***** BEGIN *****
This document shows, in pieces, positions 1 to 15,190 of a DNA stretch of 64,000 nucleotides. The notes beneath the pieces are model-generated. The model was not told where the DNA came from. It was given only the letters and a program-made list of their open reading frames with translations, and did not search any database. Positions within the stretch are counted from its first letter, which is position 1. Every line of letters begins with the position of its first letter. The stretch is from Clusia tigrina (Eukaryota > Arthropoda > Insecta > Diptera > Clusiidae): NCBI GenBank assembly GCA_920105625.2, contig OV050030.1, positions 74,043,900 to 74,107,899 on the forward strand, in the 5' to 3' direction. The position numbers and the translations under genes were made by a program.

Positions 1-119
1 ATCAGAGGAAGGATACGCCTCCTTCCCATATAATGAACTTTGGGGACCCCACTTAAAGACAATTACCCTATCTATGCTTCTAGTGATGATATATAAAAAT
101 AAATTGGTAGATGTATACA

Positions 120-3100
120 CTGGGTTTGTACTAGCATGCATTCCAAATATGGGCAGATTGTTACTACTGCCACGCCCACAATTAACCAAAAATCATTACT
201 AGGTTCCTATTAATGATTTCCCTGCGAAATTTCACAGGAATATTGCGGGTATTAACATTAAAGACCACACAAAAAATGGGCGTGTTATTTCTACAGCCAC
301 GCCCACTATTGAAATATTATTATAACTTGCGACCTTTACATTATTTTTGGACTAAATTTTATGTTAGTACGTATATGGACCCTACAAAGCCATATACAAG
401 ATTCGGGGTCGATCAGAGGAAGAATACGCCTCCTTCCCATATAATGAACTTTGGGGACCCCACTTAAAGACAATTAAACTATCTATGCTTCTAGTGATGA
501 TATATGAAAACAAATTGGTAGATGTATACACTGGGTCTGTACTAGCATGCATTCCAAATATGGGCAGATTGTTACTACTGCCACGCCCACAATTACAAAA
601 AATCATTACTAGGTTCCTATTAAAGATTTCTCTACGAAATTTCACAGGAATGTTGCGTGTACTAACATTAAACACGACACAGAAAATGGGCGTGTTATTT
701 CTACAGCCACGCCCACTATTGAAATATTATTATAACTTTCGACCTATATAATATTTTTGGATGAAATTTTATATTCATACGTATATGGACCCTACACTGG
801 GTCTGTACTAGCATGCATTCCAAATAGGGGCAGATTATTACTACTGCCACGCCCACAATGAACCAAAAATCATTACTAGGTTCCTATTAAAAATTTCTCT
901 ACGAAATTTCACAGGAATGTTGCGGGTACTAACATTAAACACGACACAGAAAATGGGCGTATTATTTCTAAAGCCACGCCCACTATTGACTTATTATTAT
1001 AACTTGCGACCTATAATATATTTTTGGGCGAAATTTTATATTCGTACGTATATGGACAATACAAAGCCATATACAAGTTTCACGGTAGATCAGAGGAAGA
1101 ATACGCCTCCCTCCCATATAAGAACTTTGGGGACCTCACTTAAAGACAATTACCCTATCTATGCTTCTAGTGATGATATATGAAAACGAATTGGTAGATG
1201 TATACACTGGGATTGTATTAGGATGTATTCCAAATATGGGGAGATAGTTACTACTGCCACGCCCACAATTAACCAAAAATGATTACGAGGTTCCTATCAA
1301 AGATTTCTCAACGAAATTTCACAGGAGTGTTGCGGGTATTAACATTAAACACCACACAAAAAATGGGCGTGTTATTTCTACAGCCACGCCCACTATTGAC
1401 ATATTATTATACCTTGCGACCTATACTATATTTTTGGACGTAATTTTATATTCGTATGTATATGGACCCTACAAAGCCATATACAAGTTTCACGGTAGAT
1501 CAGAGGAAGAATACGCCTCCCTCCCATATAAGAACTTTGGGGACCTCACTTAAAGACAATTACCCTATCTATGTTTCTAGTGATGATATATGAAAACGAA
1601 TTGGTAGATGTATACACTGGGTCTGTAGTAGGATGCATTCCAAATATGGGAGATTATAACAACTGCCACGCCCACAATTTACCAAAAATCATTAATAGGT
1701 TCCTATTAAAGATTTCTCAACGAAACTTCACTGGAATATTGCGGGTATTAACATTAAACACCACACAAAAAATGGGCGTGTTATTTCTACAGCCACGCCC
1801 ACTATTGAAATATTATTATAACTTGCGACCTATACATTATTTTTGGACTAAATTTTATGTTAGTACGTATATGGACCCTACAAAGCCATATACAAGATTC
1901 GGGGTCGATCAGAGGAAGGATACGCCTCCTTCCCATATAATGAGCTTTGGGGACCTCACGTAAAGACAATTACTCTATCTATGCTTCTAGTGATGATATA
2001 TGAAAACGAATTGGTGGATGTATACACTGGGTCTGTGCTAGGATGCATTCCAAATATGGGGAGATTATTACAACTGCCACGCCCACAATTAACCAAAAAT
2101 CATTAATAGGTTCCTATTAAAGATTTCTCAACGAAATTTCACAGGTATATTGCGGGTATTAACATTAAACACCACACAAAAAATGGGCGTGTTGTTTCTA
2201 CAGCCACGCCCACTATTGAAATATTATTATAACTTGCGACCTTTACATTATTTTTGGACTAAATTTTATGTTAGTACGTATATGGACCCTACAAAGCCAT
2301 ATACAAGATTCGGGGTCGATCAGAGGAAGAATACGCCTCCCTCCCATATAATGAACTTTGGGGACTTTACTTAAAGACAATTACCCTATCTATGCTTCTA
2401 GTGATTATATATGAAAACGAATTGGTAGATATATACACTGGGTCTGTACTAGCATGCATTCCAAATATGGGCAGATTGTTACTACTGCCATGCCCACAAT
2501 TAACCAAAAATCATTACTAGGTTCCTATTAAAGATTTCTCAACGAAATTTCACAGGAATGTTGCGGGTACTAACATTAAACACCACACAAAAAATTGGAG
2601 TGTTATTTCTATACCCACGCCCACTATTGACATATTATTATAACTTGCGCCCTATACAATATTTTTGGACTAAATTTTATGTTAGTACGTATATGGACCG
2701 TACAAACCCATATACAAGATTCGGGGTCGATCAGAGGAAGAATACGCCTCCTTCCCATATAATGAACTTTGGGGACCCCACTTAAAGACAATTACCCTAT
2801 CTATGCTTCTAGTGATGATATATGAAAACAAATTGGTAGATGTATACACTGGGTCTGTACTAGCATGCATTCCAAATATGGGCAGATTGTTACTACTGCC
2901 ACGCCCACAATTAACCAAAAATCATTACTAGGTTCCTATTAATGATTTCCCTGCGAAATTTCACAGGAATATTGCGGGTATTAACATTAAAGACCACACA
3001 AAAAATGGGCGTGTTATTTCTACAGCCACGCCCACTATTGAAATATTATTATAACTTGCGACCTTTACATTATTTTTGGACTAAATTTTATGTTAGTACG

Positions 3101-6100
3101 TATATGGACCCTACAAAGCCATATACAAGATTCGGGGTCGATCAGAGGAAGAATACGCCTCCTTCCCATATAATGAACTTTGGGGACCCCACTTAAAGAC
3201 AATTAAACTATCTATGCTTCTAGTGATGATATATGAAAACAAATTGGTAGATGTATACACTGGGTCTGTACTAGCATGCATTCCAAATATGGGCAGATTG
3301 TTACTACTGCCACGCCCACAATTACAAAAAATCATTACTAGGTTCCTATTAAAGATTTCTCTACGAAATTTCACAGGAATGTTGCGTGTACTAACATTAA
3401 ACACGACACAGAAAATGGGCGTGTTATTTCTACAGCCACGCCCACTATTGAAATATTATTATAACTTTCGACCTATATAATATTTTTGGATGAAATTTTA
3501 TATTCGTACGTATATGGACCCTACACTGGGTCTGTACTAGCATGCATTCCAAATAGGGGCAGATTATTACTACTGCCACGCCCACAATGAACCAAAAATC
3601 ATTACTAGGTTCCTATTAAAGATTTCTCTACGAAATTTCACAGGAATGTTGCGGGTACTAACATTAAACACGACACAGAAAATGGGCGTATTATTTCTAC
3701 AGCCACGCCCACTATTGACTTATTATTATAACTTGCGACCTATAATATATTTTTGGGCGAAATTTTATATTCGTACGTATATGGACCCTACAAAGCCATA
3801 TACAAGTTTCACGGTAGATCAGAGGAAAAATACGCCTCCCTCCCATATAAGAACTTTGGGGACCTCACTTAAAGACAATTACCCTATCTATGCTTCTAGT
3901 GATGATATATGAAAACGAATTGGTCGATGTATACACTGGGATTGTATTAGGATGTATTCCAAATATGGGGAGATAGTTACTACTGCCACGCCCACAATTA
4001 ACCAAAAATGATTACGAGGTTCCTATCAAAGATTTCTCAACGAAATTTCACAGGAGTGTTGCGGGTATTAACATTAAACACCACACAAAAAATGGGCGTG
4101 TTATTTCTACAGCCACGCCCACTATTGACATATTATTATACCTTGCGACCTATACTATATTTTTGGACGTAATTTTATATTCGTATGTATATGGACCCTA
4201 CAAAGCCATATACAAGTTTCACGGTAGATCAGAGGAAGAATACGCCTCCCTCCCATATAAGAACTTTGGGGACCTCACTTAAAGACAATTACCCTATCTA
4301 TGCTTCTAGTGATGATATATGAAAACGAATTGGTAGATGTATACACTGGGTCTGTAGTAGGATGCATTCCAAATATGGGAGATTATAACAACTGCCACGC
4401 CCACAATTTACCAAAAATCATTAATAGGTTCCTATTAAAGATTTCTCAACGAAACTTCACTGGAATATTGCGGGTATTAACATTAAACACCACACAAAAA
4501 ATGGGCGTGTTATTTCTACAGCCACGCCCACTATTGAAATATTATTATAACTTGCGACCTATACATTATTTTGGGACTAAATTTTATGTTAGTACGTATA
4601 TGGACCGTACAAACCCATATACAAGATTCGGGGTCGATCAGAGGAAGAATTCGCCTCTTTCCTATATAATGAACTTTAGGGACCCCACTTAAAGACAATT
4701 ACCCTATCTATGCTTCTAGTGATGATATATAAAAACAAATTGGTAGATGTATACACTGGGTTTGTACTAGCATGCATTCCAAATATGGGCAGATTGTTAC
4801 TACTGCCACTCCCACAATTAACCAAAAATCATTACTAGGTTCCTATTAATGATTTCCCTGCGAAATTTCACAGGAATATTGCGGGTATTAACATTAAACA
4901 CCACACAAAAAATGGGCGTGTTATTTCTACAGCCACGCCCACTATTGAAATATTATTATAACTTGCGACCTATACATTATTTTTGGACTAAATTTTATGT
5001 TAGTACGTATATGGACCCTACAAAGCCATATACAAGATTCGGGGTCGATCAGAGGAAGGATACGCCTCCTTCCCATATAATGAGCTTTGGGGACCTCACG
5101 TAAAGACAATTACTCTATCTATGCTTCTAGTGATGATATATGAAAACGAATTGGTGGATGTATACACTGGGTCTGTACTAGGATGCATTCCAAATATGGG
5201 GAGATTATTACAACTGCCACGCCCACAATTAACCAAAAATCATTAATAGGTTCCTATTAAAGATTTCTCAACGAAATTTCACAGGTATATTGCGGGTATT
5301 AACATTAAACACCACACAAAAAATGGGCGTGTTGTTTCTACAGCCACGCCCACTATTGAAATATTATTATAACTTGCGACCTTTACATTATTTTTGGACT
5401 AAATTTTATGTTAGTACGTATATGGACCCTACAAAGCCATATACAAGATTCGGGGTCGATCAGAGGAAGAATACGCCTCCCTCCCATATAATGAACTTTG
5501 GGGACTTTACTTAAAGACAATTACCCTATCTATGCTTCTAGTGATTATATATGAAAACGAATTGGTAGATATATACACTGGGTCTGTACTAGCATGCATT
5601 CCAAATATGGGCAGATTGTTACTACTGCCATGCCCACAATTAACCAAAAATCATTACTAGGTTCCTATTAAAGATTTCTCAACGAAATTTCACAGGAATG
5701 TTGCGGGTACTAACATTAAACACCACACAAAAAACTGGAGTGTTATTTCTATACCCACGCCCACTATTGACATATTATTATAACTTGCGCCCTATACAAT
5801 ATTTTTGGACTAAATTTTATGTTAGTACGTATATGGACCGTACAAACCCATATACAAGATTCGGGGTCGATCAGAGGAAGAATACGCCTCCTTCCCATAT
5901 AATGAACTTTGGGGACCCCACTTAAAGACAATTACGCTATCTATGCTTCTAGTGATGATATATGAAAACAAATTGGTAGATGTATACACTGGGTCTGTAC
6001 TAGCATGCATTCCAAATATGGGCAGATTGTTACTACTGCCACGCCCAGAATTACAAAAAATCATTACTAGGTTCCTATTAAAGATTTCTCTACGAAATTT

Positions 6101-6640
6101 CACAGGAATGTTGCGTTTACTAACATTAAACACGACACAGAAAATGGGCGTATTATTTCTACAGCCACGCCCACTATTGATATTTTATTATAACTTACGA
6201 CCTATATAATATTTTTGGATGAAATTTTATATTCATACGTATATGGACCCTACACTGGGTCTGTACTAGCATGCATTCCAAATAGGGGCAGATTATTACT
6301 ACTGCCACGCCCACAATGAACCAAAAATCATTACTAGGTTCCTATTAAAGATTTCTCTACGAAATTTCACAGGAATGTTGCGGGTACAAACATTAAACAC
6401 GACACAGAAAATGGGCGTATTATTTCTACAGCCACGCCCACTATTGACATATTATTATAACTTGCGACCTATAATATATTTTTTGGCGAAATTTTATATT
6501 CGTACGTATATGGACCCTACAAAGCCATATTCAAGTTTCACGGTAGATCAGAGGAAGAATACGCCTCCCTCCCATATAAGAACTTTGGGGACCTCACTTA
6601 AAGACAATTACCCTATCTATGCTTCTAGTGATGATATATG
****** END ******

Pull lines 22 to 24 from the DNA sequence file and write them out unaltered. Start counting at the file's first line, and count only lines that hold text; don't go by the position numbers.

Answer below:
1701 TCCTATTAAAGATTTCTCAACGAAACTTCACTGGAATATTGCGGGTATTAACATTAAACACCACACAAAAAATGGGCGTGTTATTTCTACAGCCACGCCC
1801 ACTATTGAAATATTATTATAACTTGCGACCTATACATTATTTTTGGACTAAATTTTATGTTAGTACGTATATGGACCCTACAAAGCCATATACAAGATTC
1901 GGGGTCGATCAGAGGAAGGATACGCCTCCTTCCCATATAATGAGCTTTGGGGACCTCACGTAAAGACAATTACTCTATCTATGCTTCTAGTGATGATATA